One of the most comical reversed roles is the patrol of the alien authorities. The moment the alien “police force” finds out about the illegal hyper drive (#615, 8), they come to question the aliens. The authorities use excuses like “swamp gas” and “weather balloons” to hide the truth about the possible alien visitors (figure 4). These are classic examples of the same excuses the government of the United States used to calm down the UFO fanatics in the 1950s (Ahonen 59, 61). Correspondingly, Rosa makes a reference to these alleged visitations: the alien authorities are not worried about the contact with the Ducks, because no one would believe it to be true. That’s the reason why they “only contact rural hayseeds when our patrols visit their planet!” (#616, 3) Even their spaceship is shaped like a saucer, which was one of the most common UFO type described by the people who claimed to have seen a “flying saucer”.

In addition, Rosa mentions other minor SF clichés like the threat taking an unknown species into the laboratory for examination might pose (#616, 3), or the phrase “We-come-in-peace! Take-us-to-your-leader!” (#615, 4). This falls in line not just with Hutcheon’s conceptualization of parody but also with Attebery’s definition of the science fantasy genre: Rosa makes fun of these clichés and turns his comic into a critical commentary of SF conventions.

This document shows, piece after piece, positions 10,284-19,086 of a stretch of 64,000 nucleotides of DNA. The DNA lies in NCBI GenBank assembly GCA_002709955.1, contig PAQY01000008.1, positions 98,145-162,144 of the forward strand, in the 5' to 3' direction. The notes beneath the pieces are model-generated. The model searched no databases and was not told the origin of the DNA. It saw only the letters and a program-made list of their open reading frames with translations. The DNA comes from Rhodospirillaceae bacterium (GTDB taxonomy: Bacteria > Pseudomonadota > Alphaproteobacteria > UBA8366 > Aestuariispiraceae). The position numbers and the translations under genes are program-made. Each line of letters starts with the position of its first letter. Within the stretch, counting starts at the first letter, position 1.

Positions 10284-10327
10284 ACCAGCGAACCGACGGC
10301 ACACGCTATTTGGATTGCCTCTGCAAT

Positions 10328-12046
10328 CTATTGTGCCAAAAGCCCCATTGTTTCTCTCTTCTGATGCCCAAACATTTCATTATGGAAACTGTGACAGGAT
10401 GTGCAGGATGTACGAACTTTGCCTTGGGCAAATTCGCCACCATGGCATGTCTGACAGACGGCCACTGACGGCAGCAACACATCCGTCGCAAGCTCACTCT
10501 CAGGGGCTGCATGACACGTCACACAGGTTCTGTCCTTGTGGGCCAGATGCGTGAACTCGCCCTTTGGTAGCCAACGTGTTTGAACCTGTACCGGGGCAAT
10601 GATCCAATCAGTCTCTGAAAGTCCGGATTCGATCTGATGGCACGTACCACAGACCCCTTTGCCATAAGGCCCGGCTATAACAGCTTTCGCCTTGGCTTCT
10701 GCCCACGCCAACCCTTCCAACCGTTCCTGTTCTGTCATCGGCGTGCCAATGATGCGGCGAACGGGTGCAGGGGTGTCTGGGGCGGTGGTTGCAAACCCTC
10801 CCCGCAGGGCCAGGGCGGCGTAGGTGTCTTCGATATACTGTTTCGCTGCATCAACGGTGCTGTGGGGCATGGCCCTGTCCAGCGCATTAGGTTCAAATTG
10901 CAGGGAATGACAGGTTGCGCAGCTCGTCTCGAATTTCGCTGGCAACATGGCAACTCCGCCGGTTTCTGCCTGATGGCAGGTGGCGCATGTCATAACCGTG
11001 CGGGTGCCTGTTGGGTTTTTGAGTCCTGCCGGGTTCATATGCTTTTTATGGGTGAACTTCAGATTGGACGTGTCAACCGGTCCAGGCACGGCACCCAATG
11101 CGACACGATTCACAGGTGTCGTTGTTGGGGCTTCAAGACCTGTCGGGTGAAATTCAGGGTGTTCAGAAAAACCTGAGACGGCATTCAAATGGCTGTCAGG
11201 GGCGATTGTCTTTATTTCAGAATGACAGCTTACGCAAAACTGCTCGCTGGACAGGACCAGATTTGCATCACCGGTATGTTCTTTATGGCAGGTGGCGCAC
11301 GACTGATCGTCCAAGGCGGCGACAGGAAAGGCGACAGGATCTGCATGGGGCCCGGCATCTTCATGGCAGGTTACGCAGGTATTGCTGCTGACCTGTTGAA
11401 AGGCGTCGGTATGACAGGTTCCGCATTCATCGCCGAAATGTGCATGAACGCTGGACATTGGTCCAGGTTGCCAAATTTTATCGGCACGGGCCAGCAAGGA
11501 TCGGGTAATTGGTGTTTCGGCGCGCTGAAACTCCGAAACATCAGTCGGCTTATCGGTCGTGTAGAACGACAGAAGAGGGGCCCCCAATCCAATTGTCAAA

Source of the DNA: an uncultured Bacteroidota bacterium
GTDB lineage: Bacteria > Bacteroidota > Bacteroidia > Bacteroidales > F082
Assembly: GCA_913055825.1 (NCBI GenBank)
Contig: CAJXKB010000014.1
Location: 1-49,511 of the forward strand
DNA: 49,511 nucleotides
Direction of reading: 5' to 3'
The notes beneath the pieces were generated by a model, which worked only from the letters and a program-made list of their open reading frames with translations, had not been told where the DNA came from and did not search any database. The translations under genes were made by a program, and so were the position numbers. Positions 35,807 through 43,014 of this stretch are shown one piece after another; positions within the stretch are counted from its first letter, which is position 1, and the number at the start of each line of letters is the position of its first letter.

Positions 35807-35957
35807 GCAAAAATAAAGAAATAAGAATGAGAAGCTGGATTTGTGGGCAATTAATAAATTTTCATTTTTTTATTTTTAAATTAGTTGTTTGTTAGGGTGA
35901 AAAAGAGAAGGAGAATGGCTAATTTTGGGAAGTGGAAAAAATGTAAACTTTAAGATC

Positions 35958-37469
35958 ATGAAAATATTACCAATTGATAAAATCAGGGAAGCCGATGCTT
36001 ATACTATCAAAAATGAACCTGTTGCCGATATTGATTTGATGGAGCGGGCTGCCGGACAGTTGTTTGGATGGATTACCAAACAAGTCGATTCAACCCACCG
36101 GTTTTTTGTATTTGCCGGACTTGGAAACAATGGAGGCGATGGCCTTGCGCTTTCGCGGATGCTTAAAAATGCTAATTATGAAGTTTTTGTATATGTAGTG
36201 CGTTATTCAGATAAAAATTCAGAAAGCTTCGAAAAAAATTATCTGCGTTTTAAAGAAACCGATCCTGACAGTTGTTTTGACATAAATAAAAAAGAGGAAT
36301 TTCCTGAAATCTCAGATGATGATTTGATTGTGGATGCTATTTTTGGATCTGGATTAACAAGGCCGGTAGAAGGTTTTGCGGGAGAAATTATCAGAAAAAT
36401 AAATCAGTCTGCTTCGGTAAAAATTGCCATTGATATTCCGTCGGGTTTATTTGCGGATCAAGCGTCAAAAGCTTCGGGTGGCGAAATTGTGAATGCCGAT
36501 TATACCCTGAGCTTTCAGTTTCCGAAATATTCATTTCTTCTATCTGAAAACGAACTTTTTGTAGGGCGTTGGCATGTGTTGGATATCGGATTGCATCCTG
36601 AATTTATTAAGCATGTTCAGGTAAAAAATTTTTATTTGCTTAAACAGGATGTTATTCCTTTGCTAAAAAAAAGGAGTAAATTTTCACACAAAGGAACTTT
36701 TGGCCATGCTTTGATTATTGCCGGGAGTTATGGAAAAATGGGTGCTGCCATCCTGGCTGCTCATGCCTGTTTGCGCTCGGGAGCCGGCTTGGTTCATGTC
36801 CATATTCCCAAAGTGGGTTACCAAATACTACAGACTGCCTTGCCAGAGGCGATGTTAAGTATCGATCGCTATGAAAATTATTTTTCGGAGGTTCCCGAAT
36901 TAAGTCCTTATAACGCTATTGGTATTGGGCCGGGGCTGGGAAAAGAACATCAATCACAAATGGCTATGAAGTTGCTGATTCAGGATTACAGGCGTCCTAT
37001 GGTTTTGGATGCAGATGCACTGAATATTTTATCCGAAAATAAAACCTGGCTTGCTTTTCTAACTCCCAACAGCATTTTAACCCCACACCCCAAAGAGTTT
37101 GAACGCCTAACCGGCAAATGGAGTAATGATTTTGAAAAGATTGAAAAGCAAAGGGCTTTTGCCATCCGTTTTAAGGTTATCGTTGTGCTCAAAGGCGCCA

Figure 5: © Disney (Rosa 1997, #615, 5.)

Figure 5: © Disney (Rosa 1997, #615, 5.)

In addition to the parodic elements and the use of SF’s genre conventions, Rosa makes intertextual references to specific works that belong to the SF genre. Donald’s line: “Klaatu barada nikto” (#615, 5) in the panel below (figure 5) is from the SF classic The Day the Earth Stood Still (Wise, 1951). According to Cordell and Cordell, the literal meaning of the phrase was never fully explained in the movie, but it’s kind of a safety clause. The human protagonist is told to say the phrase to the big robot Gort, so he doesn’t destroy the Earth in case of his alien companion Klaatu should be harmed (Cordell & Cordell). Following the movie, Donald tries out the sentence as a safe clause – the try is made obvious by the question mark in his speech balloon – so the angry-looking alien mother won’t hurt him and Scrooge.

The other reference is visual: the famous Vulcan salute from the Star Trek series, made known by the half-Vulcan character Mr. Spock (Leonard Nimoy). This reference to Star Trek functions as visual reference Rosa uses to connect his comic as part of SF’s fuzzy set.